Two Raptors: Red-tailed Hawk & Swallow-tailed Kite

I had the opportunity to see two wonderful and very different raptors recently, right in my own neighborhood.  One day apart, I was able to see a Red-tailed Hawk and a Swallow-tailed Kite.

Red-tailed Hawk

Red-tailed Hawk (Buteo jamaicensis)

Though the Red-tailed Hawk may be the most common hawk in the United States, they are not that common in SW Florida.  As a matter of fact, before this, I can only recall seeing them perhaps once per year atop the tallest tree in the area.  Florida is listed as having a year-round population, but they are less likely to be seen in developed areas.  They often prefer open fields or light forests.  These large hawks prey on small mammals, such as rats, rabbits, and squirrels.  Depending on food availibilty, they may also prey on snakes, flocking birds, and fresh carrion.  Despite their size, they are not commonly accused of dog or cat consumption.

Identification of this specie may be confusing, because, like many hawks, there can be great variation in plumage colors. Beyond the standard markings, there is a light morph, dark morph and even a rufus morph, with possible leucistic (white) individuals being not completely uncommon.  The female outsizes the male by a few inches.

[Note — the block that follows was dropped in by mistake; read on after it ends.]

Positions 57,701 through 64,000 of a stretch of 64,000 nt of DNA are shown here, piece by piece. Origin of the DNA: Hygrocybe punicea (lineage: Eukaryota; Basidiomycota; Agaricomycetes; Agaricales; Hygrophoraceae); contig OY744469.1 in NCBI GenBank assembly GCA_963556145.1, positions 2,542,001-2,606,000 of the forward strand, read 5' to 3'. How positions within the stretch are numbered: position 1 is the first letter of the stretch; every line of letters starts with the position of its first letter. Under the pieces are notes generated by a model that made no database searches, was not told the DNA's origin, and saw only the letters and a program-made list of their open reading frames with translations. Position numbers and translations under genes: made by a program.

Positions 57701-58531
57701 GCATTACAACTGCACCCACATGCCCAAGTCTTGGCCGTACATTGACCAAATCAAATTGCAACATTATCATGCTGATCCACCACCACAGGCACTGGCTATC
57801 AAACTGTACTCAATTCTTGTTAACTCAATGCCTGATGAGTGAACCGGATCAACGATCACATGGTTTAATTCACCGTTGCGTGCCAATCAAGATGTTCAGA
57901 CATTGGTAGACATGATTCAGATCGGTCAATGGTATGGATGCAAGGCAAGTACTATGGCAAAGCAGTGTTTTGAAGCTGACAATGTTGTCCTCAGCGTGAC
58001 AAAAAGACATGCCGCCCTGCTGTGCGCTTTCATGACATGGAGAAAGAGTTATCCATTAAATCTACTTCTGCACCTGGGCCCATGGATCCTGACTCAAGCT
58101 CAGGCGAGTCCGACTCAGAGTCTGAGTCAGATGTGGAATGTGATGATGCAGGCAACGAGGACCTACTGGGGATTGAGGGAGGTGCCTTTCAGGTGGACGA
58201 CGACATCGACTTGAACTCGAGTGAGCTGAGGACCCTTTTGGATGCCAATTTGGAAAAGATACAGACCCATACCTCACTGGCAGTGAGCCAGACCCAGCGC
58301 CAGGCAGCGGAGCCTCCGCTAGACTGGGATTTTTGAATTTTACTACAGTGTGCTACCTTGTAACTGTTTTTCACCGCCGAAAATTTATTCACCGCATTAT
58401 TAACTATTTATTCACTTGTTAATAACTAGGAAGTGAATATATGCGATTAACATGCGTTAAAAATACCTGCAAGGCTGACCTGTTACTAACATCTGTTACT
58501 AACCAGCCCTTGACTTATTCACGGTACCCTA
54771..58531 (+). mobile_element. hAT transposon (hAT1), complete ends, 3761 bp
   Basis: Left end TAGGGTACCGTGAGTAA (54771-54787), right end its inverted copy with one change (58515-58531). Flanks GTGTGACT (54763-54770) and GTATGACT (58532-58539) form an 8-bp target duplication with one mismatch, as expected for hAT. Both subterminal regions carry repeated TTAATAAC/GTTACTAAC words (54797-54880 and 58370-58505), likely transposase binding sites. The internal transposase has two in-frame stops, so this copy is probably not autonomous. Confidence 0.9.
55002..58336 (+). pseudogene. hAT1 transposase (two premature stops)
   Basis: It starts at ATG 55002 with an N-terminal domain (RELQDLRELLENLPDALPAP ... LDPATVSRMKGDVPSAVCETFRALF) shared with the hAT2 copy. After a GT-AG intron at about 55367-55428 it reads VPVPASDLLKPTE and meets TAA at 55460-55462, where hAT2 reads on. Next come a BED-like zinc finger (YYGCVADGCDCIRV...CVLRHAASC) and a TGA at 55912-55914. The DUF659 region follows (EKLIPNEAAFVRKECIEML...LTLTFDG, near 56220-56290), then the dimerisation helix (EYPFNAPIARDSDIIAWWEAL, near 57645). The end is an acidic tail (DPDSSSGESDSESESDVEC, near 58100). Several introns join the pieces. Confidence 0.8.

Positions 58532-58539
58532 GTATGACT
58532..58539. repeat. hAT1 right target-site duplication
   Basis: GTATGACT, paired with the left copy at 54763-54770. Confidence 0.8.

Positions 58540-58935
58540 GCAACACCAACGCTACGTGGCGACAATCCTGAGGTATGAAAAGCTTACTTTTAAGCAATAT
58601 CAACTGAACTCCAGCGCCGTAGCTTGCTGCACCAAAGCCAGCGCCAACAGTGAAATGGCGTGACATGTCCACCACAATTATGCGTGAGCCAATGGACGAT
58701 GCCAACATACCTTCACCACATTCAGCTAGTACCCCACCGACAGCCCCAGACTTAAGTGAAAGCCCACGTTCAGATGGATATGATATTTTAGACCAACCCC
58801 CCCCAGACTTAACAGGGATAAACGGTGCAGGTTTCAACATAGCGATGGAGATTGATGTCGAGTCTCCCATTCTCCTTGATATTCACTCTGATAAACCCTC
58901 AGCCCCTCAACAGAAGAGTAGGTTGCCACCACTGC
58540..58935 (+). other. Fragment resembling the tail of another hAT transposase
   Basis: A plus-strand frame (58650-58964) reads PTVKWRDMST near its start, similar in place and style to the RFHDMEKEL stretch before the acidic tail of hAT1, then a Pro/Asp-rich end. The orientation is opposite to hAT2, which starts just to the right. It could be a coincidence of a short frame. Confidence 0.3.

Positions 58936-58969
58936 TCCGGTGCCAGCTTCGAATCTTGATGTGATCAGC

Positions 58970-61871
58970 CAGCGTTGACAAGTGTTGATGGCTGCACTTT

Kite-002FF

 Swallow-tailed Kite (Elanoides forficatus)

The Swallow-tailed Kite is one of my all-time favorite birds.  I’ve never seen a more graceful bird in the air.  They are so good at gliding and playing with air currents that they only flap infrequently.  The real power in their flight abilities comes from their distinctive tails.  They are constantly adjusting their tail position, sometimes rotating it nearly ninety degrees.  This gives them the ability to make remarkably tight circles and sharp turns, all with seemingly little effort.  It makes sense that a very large part of their diet comes from flying insects.

In the United States, the Swallow-tailed Kite’s range once covered at least sixteen states (possibly up to twenty-one), but now only covers parts of seven southeastern states.  As these birds migrate to South America for the winter, Florida is part of their summer range.

The white and black plumage markings are consistent throughout the specie and both genders are within the same size range, making this a remarkably easy bird to identify.

 

Sources:

AllAboutBirds: Red-tailed Hawk

Preston, C. R. and R. D. Beane. 2009. Red-tailed Hawk (Buteo jamaicensis), The Birds of North America Online (A. Poole, Ed.). Ithaca: Cornell Lab of Ornithology; Retrieved from the Birds of North America Online: http://bna.birds.cornell.edu/bna/species/052


Avian Research and Conservation Institute, 411 N.E. 7th Street, Gainesville, FL 32601, (352) 672-0987

Meyer, Kenneth D. 1995. Swallow-tailed Kite (Elanoides forficatus), The Birds of North America Online (A. Poole, Ed.). Ithaca: Cornell Lab of Ornithology; Retrieved from the Birds of North America Online: http://bna.birds.cornell.edu/bna/species/138

 

 

 

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